Oxford University Centre for Business Taxation
Summer conference 2016: Corporation tax for the 21st century
Corporation tax for the 21st Century
Joint with Max Planck Institute for Tax Law and Public Finance, Munich
Following the public and political outcry at the tax planning practices of some well-known multinationals, the OECD set up its BEPS project in 2013; this has now reported and proposed a raft of reforms. However, the limitations of the project were clear from the start. The project lacked any serious analysis of the fundamental aims and rationale for the taxation of multinationals’ profit, and in particular where profit should be taxed. The BEPS proposals address specific issues, or loopholes, but the fundamental structural weaknesses in the system will remain. For this reason, it is unlikely that such an approach can generate a stable international tax system.
Towards the end of 2013 Professor Michael Devereux invited an international group of economists and lawyers to meet to reconsider the fundamentals of the system, and to propose more considered reforms. The group, which has been working and meeting together since then, has two main goals. The first is to set out and examine fundamental issues of principle and practice in the taxation of business profit and the allocation of taxing rights over such profit amongst countries, paying attention to the interests and circumstances of advanced and developing countries. The second is to evaluate the existing system and potential reform options.
The group has considered a number of reform options, ranging from those requiring relatively marginal change to radically different systems. It has considered two options in some detail: (i) a Residual Profit Allocation system and (ii) a Destination Based Cash-Flow Tax. A common feature is that they assign taxing rights partly or fully to the location of relatively immobile factors: shareholders or consumers.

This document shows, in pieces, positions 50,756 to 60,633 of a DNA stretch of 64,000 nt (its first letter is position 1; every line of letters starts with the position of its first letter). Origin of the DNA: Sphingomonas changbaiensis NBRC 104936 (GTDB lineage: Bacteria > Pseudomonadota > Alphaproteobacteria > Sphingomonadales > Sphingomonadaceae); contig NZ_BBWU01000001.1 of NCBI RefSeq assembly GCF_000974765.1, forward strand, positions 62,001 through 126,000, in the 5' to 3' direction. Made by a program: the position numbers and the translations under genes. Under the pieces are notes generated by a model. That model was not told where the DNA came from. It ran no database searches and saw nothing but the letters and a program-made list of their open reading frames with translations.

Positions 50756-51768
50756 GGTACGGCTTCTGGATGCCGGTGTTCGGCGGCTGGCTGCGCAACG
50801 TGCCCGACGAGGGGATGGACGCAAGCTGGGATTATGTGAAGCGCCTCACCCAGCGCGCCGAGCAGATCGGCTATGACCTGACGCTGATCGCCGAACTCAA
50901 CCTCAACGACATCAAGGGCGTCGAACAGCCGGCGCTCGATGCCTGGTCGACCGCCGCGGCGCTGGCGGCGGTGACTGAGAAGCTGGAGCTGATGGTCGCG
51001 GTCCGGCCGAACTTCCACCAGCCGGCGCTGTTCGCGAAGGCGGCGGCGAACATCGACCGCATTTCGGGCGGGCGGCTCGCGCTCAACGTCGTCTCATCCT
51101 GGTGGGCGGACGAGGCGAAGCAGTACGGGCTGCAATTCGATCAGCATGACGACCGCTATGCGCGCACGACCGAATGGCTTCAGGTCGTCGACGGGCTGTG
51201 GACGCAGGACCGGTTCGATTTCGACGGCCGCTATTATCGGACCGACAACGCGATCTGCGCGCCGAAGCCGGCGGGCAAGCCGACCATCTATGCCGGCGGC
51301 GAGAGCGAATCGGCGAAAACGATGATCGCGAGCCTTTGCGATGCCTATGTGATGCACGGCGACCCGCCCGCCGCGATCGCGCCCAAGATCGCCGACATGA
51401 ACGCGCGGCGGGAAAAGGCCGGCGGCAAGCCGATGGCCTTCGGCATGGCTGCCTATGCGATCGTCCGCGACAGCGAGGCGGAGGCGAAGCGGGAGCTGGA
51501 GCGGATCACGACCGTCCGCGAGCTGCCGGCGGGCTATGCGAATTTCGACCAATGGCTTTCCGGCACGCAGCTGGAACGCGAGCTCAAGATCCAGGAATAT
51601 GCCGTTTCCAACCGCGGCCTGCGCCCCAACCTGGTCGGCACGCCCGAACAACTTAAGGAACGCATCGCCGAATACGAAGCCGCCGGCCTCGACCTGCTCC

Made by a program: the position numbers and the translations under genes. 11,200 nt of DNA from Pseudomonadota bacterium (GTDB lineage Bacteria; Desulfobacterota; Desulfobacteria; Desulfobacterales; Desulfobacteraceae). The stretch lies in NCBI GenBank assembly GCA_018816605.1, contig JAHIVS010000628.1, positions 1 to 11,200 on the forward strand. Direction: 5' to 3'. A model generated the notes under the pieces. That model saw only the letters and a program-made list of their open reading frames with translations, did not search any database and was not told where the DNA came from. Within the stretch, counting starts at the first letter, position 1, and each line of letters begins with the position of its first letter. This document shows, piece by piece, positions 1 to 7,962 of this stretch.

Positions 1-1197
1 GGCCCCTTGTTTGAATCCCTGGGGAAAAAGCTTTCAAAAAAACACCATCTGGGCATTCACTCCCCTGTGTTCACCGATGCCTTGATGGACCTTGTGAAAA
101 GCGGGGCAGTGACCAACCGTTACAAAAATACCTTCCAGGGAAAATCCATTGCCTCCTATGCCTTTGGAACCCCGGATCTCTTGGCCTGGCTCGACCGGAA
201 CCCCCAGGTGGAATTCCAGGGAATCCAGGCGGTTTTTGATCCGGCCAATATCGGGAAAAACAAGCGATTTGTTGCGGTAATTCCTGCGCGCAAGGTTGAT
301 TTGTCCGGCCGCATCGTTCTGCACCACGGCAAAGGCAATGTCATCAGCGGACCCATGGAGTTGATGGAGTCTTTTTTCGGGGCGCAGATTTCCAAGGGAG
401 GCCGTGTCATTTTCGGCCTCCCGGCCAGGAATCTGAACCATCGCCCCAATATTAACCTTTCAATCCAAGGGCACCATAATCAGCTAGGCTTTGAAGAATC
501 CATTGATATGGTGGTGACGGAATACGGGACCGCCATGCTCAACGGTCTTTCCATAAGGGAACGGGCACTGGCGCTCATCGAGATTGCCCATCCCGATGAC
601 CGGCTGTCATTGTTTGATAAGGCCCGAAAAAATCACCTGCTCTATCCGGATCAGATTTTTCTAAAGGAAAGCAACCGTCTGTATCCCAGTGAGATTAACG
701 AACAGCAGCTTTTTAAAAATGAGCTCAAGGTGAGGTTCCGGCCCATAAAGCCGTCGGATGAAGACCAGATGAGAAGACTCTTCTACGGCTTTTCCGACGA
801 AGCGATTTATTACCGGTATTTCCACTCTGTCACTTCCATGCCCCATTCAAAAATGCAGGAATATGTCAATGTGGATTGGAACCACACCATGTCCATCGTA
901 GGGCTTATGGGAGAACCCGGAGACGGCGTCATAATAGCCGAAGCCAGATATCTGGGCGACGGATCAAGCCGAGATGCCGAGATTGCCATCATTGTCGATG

The Oxford University Centre for Business Taxation’s annual summer conference, held on 27 June, discussed these issues. Members of the group presented the group’s ideas to date, and leading figures from business, academia and the media responded and gave their own views on the future development of international corporation tax.
|09:00-09:30||Registration and coffee|
The need for reform, and current policy proposals
Michael Devereux, Oxford University Centre for Business Taxation
Chair: John Vella, Oxford University Centre for Business Taxation
Michael Graetz, Columbia University and Yale University
Residual Profit Allocation Proposal
Chair: Wolfgang Schön, Max Planck Institute for Tax Law and Public Finance, Munich
Paul Oosterhuis, Skadden Arps LLP
Destination Based Cash Flow Tax Proposal, and developing countries
Chair: Judith Freedman, University of Oxford
Michael Devereux, Oxford University Centre for Business Taxation View slides
Chair: Michael Devereux, Oxford University Centre for Business Taxation (Chair)
Ian Brimicombe, AstraZeneca Plc
|17:30-18:30||Close and drinks reception|